Something Interesting About The Edge of Seventeen
In the race to set up franchises all over town, there are certain human-scale subgenres—probably not coincidentally, genres that often attract a female target audience—that have become neglected or in some cases consolidated. Romantic comedies and teen movies, for example, have more or less been combined into romantic dramedies adapted from young-adult novels (or the occasional YA romance with elaborate fantasy world rules). Less swoony coming-of-age movies still turn up, but more often as grittier kitchen-sink indies.
All of these shifts make Kelly Fremon Craig’s The Edge Of Seventeen especially worthwhile. Despite its upstart distributor and relatively low-key cast, it’s an unabashedly mainstream movie; compared with edgier, more indie versions of onscreen American youth, it might even look a little pat. But in following a few bad weeks in the life of Nadine (Hailee Steinfeld), it reclaims smart sensitivity in teen movies—emotional territory that sometimes feels like it’s been ceded to the occasional TV show.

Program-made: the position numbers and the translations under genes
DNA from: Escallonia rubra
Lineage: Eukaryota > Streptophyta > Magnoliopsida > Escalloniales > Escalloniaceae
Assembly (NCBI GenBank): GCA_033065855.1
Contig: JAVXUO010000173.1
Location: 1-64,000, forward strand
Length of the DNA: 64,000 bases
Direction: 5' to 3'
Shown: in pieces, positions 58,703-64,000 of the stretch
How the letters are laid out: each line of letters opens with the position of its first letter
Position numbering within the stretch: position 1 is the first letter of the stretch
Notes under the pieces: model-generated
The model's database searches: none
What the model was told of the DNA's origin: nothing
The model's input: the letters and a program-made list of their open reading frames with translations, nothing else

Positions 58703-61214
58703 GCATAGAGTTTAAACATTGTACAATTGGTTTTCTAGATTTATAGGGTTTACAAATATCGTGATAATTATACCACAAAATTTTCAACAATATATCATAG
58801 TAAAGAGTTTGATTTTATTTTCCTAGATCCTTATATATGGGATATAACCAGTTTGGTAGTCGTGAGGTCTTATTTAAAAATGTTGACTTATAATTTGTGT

The movie starts great then hits a rough patch in quick succession, opening on a striking series of shots that follow Steinfeld from a car into her high school and through the halls until she arrives at the desk of history teacher Mr. Bruner (Woody Harrelson), where she blithely announces her intention to kill herself. At this point, the movie flashes to backstory narrated by Nadine (but to the audience, not her teacher) that relies on verbal clichés like explaining how there are “two types of people in this world.” Tellingly, the voice-over disappears after Nadine explains the origin of her long friendship with Krista (played in the present by Haley Lu Richardson) and the untimely death of her father. It feels very much like Craig wanted to make sure all of this information was conveyed upfront but understood that a running commentary would be too much.
[ via avclub ]